Japan: Olympics Should Benefit Human Rights
The Japanese government should take action now that demonstrates to the world that it is serious about being a global human rights leader by addressing these well-documented problems at home.Kanae Doi, Japan director at Human Rights Watch
Address Abuse of Child Athletes, LGBT Discrimination, Gender Gap
(Tokyo) – Japan should address serious rights issues in the country as host of the Tokyo 2020 Olympic and Paralympic Games, Human Rights Watch said today in a new reporters’ guide. The Tokyo 2020 Summer Games, which start on July 23, 2021, are advertised as celebrating “unity in diversity” and “passing on legacy for the future.” The Japanese government should immediately act to build a legacy of respect for human rights in Japan and beyond.
The 26-page “Reporters’ Guide for the 2020 Summer Olympic and Paralympic Games in Tokyo, Japan” (The Reporters’ Guide) summarizes rights concerns and recommendations relevant to both the Tokyo games and broader human rights concerns in Japan. The guide also describes the role of the International Olympic Committee (IOC) and other Olympic organizations and their relevance to promoting human rights at the Tokyo Olympics.
“Reporters and media organizations should look deeper, beyond the long-awaited Olympic sporting events, and report on what Japan and the global Olympic movement are doing both to fulfill pledges to address athletes’ human rights and to address the wider rights concerns in the host country,” said Kanae Doi, Japan director at Human Rights Watch. “The Reporters’ Guide demonstrates ways for journalists to write stories that bring out human rights concerns in today’s Japan as it opens the Olympics for the world.”
While Japan is an established democracy, with a demonstrated commitment to the rule of law and an active, independent civil society, the country also has a number of serious rights issues to address such as the abuse of children in sport; restrictions on lesbian, gay, bisexual, and transgender (LGBT) rights; violations of women’s rights; and wholly inadequate protection of asylum seekers and refugees.
The Olympic Charter expressly bans “discrimination of any kind,” as a “Fundamental Principle of Olympism.” However, Japan recently failed to pass a national law to extend legal protection to LGBT people despite strong global pressure and widespread national support to pass such a law before the Tokyo 2020 Games opened. Japanese LGBT groups have long urged political parties and elected representatives to pass legislation to protect LGBT rights, and in January 2021, 116 Japanese and international groups sent a joint letter reiterating those demands to Prime Minister Yoshihide Suga.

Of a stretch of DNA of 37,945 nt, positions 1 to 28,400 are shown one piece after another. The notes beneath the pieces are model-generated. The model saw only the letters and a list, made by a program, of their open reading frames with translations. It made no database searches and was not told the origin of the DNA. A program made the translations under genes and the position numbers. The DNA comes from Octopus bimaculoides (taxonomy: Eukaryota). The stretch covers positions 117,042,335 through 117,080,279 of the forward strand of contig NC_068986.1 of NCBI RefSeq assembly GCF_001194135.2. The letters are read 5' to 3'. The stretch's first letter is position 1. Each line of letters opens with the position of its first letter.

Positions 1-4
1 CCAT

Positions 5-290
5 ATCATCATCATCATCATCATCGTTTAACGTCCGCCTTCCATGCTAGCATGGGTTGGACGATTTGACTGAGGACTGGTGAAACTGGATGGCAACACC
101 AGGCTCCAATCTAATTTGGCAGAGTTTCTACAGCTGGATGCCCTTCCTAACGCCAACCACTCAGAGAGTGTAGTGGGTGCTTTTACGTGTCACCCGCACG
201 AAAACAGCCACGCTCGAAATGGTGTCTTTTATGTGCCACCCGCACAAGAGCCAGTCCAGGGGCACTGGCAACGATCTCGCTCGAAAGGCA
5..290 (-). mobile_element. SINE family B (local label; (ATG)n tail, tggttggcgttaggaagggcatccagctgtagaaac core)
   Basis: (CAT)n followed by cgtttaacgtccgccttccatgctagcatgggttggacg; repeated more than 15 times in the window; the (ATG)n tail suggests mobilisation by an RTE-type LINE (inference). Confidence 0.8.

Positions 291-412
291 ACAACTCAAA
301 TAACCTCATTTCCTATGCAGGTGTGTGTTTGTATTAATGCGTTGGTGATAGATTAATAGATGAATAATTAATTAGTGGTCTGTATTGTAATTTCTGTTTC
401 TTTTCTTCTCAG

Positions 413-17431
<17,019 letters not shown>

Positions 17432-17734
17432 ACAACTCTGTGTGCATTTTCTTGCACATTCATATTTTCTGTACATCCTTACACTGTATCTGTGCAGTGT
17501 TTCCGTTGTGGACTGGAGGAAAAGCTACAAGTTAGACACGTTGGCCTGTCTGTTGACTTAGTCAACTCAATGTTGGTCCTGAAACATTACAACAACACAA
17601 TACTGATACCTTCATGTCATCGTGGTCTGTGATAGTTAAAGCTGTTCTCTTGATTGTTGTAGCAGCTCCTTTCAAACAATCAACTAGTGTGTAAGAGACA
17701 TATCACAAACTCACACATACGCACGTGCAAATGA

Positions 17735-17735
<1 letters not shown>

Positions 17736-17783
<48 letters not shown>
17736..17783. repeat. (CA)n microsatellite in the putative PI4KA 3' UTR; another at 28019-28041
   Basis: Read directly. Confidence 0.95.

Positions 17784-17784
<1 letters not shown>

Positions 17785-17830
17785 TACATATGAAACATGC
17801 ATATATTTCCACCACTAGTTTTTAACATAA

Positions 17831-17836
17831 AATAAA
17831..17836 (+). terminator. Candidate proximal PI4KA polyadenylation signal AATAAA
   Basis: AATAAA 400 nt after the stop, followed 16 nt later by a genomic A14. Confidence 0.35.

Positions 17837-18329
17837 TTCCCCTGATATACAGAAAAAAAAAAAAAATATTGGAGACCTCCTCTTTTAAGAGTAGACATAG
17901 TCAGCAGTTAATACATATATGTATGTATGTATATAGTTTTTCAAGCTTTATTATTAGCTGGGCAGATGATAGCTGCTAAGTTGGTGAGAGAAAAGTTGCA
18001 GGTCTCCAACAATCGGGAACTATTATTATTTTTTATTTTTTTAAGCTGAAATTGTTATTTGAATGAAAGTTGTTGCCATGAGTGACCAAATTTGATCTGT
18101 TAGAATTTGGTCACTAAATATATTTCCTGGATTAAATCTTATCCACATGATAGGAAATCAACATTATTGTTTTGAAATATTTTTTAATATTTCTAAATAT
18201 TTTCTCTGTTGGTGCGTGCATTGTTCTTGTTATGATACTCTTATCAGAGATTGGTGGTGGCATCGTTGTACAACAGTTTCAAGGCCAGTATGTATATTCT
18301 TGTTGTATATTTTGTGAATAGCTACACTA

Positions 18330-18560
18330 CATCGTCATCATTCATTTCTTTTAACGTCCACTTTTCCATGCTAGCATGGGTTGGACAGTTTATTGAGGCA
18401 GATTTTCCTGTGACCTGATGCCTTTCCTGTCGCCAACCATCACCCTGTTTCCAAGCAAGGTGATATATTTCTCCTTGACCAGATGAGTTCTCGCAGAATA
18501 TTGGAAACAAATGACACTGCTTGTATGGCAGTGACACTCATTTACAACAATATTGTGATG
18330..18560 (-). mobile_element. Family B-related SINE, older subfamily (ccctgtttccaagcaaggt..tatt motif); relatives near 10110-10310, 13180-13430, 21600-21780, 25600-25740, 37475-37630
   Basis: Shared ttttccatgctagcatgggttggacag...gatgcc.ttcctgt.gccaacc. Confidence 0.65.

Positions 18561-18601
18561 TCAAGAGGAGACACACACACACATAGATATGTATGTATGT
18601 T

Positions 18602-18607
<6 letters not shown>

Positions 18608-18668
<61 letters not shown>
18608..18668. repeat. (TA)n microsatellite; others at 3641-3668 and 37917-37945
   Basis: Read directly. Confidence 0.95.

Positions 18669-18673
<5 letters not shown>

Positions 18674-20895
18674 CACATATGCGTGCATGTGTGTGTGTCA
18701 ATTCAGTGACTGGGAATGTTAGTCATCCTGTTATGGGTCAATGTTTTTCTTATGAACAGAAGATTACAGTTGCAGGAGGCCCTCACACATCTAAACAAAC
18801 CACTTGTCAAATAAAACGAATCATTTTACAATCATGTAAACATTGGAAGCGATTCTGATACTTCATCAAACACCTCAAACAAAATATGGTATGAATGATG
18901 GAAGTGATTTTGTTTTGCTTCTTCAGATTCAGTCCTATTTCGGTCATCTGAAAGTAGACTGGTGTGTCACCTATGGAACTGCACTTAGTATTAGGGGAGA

Japanese sport has a history of corporal punishment against children, known in Japanese as taibatsu. In a survey that Human Rights Watch conducted in 2020, encompassing 381 current and former child athletes who were 24-years-old or younger, 46 percent reported direct experiences of physical abuse while participating in sport. This prompted IOC President Thomas Bach to organize a telephone meeting with the Japanese Olympic Committee (JOC) President Yasuhiro Yamashita, to address measures to eradicate harassment and rights abuses in Japanese sport.
In December 2020, the International Olympic Committee published its expert report “Recommendations for an IOC Human Rights Strategy,” an important roadmap for adopting human rights across its operations. The IOC should immediately adopt this strategy and implement its recommendations across the Olympic Movement, Human Rights Watch said.
“People around the world recognize that the Olympics are more than just a sporting competition, but this event should also serve as a pivotal moment for the host country’s international image,” Doi said. “The Japanese government should take action now that demonstrates to the world that it is serious about being a global human rights leader by addressing these well-documented problems at home.”